• Allow time for socialization that isn’t under pressure

    • Make it easy for players to opt out or mute

  • Positive: Chatting idly with friendly strangers

  • Negative: Being abused by hostile anonymous bigots


Identity Design

  • Every player has a public Service Record

  • Persistent individual identity reduces anonymity

    • Goal is to reduce anonymity and provide long-term identification

    • Publicly accessible in-game to everyone

    • Reduce sock-puppeting that was prevalent in Halo 2

  • Rewards are individual

    • Success recognized directly, or via social comparison with friends

    • No global leaderboards!

    • Primarily competing with yourself


Skill System Design

  • Range 1-50; everyone starts at level 1

    • Almost everyone gains levels quickly, providing positive feedback

  • After 50-100 games, skill level stabilizes

    • Needs to still feel dynamic and not stagnant.

    • But shouldn’t “lose a level” from one bad game.

  • Skill should be a statistic, not a reward


Reward System Design

  • Reward for playing

    • “Experience points” (XP)

    • Only for wins, to prevent boosting

    • Penalty for quitting games early

  • Experience rating hierarchy

    • Ratings require both skill and XP

  • Emphasized in UI over skill

  • Permanent; no loss anxiety


New Player Experience

  • Separate “Boot Camp” playlist for new players only

    • Limited set of maps and weapons to ease players in

    • Small groups for socialization

  • Reward early and often!

  • Move skilled players out quickly

    • 5 wins triggers ‘graduation’


Technical Design (Skill)


Xbox LIVE Skill System – TrueSkill

  • A mathematical library implemented on XBL back end

    • Bayesian estimation techniques developed by Microsoft Research Cambridge

  • Models player skills as probability density functions [µ, σ]

    • µ is mean (current estimate), σ is standard deviation (uncertainty)

  • TrueSkill is stored and updated invisibly by XBL back end


Using TrueSkill in Halo 3

  • Don’t show players the raw mathematics of [µ, σ]

    • Use skill lower bound: s = µ - kσ (we chose k=4)

    • Transform by remap function into range 1-50 for display in UI


Customizing TrueSkill

  • Mathematical configuration variables

    • β (performance factor),  (dynamics factor), draw probability

    • Left β alone: dangerous, affects final skill distribution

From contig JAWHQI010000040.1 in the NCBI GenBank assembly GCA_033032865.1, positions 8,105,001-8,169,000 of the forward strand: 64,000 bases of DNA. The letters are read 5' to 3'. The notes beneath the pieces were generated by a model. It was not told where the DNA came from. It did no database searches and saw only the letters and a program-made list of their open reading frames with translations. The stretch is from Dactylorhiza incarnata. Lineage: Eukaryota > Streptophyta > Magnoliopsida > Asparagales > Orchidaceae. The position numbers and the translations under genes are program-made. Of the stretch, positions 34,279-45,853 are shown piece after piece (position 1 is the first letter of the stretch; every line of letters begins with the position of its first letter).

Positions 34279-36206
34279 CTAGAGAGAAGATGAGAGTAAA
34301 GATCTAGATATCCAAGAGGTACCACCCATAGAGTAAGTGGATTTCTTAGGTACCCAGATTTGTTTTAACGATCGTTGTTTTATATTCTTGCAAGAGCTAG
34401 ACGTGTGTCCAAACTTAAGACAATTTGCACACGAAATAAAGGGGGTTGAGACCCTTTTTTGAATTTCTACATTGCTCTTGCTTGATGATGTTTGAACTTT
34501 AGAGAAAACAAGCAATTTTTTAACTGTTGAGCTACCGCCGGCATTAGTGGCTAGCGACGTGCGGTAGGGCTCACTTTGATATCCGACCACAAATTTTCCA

• Increased  so that players’ skill never fully converges

    • Draw probability must be accurate, if it is set too low then ties will be considered highly significant

  • Update Weight – modifies rate of change of [µ, σ]

  • We used this to give players a “hill-climbing” experience by initially decreasing their TrueSkill update weight

    • Weights start out small and return to normal over 50-100 games in a playlist

    • Even though we can identify good or bad players after 8 games, it is more satisfying for them to feel they earned their skill over time


TrueSkill Summary

  • Advantages

    • Already implemented for you by Xbox LIVE

    • Converges quickly

    • Provides good estimate of player skill for matchmaking

    • TrueSkill developers are very helpful and knowledgeable

  • Disadvantages

    • Complex mathematics, takes an expert to understand and tweak

    • Hard to predict overall convergence of system

    • Default behavior does not fit our ideals for a skill system

    • Vulnerable to exploitation, both real and perceived (ties increase rank)

  • This is a hard problem with no clear solution


Technical Design (Matchmaking)


Search Criteria

  • Use precise initial query parameters to find an ideal match

    • Skill, Experience, Network Connection Quality

  • Initial queries are less likely to find a match

  • Allows tight matches in large populations

  • Query parameters must include all selection criteria

    • Halo 2 had some criteria that were not stored in XBL service

    • Searcher spent time querying candidates that they would never want to join e.g. due to spoken language

    • Wastes bandwidth and also wastes precious search time


Search Expansion

  • ‘Fuzzy match’ in many dimensions

    • Analog parameters (skill, experience, network connection)

    • Binary parameters (language, country, DLC maps)

  • Treat binary parameters as “soft filters”

  • Expansion has multiple phases

    • Look for ideal match, expand analog filter a bit

    • Remove binary “soft filters”

    • Expand analog filter out to max, relax connection quality

    • Keep trying intermittently, switch to gathering


Ecosystem Balance

  • Must have good balance of searchers and gatherers

  • Halo 2: Easy to model in theory, impossible in practice

    • Global Internet network properties

    • Latency in Live service updating

    • Network engine internals (time to discover, time to join)

  • Expire lists of candidates quickly